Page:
In 2015, we spontaneously decided to take an architecture tour of Chicago on the river. Now, I would have never called Chicago the most beautiful place in the world to visit. I suffered through a miserable summer here as a graduate student. People were literally dying during a heat wave. But from the river, Chicago is magnificent. You’ll see so many styles, from Art Deco to Tudor Revival. I will never see the city in the same way, now that I’ve looked at it from the water.

And that’s my point. Whether you’re in a place where the beauty is unavoidable, like Sedona, or where you have to work a little to find it, like Chicago, you can have an aesthetically pleasing vacation.

But how? I have three easy ways. First, ask your circle of friends and family about the places they’ve loved. Odds are, they know what you might like, too. And I understand that some people won’t be as fascinated by architecture as they will a pristine Gulf Coast beach. That’s OK. Your friends will know you best.

Once you’re there, ask about the prettiest places. The natives know. In Sedona, the second thing people want to tell you — after introducing themselves — is the name of their favorite hiking trail. By the way, my name is Chris, and my favorite trails are Cathedral Rock, Soldiers Pass, and West Fork.

And finally, get creative. You might have to drive a distance to find the beauty, but it is always there. The world is filled with beautiful places. You can find the most beautiful place on Earth to visit and you can take a vacation there. It’s as simple as being curious.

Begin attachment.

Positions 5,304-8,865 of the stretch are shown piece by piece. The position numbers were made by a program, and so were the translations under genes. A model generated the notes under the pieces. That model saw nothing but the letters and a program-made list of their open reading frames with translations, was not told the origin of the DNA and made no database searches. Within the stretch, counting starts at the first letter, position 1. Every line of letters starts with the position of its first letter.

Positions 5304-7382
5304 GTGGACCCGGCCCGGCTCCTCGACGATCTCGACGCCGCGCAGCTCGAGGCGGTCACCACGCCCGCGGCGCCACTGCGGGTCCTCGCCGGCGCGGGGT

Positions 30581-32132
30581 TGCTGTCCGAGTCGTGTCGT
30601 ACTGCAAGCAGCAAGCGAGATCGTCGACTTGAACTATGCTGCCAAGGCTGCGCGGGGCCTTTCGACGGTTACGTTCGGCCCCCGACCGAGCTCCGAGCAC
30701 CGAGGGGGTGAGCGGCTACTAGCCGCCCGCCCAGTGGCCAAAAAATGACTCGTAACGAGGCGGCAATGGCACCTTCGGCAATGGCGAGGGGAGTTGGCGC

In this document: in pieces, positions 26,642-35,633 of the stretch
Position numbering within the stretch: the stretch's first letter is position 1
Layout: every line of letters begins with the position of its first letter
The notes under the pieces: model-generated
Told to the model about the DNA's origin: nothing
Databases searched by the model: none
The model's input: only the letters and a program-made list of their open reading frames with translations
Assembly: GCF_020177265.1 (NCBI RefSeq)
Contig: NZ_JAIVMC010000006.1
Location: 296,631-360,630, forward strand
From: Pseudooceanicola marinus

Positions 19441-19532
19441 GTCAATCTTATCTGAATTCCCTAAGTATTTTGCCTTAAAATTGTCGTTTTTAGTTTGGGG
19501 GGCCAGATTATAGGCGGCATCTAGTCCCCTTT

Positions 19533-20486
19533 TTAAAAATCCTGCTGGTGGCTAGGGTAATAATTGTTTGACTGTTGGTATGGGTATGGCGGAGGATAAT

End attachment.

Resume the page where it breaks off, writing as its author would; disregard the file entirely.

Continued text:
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Christopher Elliott

Christopher Elliott is the founder of Elliott Advocacy, a 501(c)(3) nonprofit organization that empowers consumers to solve their problems and helps those who can't. He's the author of numerous books on consumer advocacy and writes three nationally syndicated columns. He also publishes the Elliott Report, a news site for consumers, and Elliott Confidential, a critically acclaimed newsletter about customer service. If you have a consumer problem you can't solve, contact him directly through his advocacy website. You can also follow him on X, Facebook, and LinkedIn, or sign up for his daily newsletter. He is based in Panamá City.